According to the Equality Act 2010 you are disabled if you ‘have a physical or mental impairment that has a ‘substantial’ and ‘long-term’ negative effect on your ability to do normal daily activities’.
It’s actually not quite as clear cut as that due to different rules around fluctuating and long-term conditions (eg., arthritis) but this is currently the wording used to inform decision-making at a policy level. This covers many endogenous, mental health, developmental, congenital and trauma related disorders and conditions, from a learning disability to depression; MS to heart failure; a hearing impairment to Crones Disease.
For many employers, disability principally throws forward questions of physical access, eg, whether or not a wheelchair user can get into a building. Access is far far wider than that! Disabled people have a right to live with dignity, respect and choices in how they access education, transport, housing, employment – basically everything that one needs to enjoy an independent life.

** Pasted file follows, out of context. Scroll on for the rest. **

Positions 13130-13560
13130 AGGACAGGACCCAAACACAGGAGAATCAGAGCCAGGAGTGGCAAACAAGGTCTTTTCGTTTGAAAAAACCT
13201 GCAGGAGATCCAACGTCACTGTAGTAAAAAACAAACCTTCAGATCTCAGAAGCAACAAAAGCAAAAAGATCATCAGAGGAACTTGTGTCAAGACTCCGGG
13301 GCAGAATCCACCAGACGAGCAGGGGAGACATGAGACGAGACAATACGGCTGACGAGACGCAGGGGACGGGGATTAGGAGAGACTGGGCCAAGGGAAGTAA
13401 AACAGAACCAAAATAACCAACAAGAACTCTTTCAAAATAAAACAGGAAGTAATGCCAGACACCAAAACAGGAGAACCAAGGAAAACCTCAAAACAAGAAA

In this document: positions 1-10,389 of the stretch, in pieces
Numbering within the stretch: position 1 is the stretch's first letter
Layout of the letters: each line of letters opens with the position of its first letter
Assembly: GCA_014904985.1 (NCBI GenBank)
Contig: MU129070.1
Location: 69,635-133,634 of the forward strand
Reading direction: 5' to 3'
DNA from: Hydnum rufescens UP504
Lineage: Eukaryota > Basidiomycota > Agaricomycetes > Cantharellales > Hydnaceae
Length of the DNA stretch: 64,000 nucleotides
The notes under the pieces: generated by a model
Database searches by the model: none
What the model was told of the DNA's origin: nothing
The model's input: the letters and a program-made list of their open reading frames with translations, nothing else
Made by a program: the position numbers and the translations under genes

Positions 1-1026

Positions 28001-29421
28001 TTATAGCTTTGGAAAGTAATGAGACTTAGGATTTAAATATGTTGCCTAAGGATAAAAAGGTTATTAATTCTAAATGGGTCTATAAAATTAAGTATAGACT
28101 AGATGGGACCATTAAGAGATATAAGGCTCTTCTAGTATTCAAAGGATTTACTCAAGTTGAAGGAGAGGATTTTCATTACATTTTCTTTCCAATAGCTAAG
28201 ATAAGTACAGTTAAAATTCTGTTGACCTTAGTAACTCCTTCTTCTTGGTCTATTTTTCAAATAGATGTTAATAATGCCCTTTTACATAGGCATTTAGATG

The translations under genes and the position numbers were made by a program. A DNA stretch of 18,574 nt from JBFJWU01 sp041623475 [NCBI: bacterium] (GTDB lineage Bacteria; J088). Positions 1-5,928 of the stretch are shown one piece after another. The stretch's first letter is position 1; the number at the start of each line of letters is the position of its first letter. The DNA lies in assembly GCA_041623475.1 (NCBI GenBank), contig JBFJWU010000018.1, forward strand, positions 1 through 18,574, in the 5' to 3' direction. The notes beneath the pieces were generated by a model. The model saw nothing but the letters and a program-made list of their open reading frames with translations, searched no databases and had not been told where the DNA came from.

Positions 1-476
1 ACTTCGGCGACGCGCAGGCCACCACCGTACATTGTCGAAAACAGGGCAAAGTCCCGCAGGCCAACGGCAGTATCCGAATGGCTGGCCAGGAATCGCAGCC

Still, a lack of understanding on what constitutes a disability can leave employees with deteriorating conditions in their vision, mobility, memory retention, etc in a very frightening place.
For many employers, disability principally throws forward questions of physical access, eg, whether or not a wheelchair user can get into a building. Access is far far wider than that!
Employers with a broader understanding of disability, access and equality may be better equipped to work with their employees to find mutually beneficial solutions and to provide a more equitable working environment going forward.
If you think this could be you, please contact us to find out more about the support and training available to help you get there.
If this is already you, we would like to hear from you! We are seeking Workplace Equality Champions in the Private and Public Sector.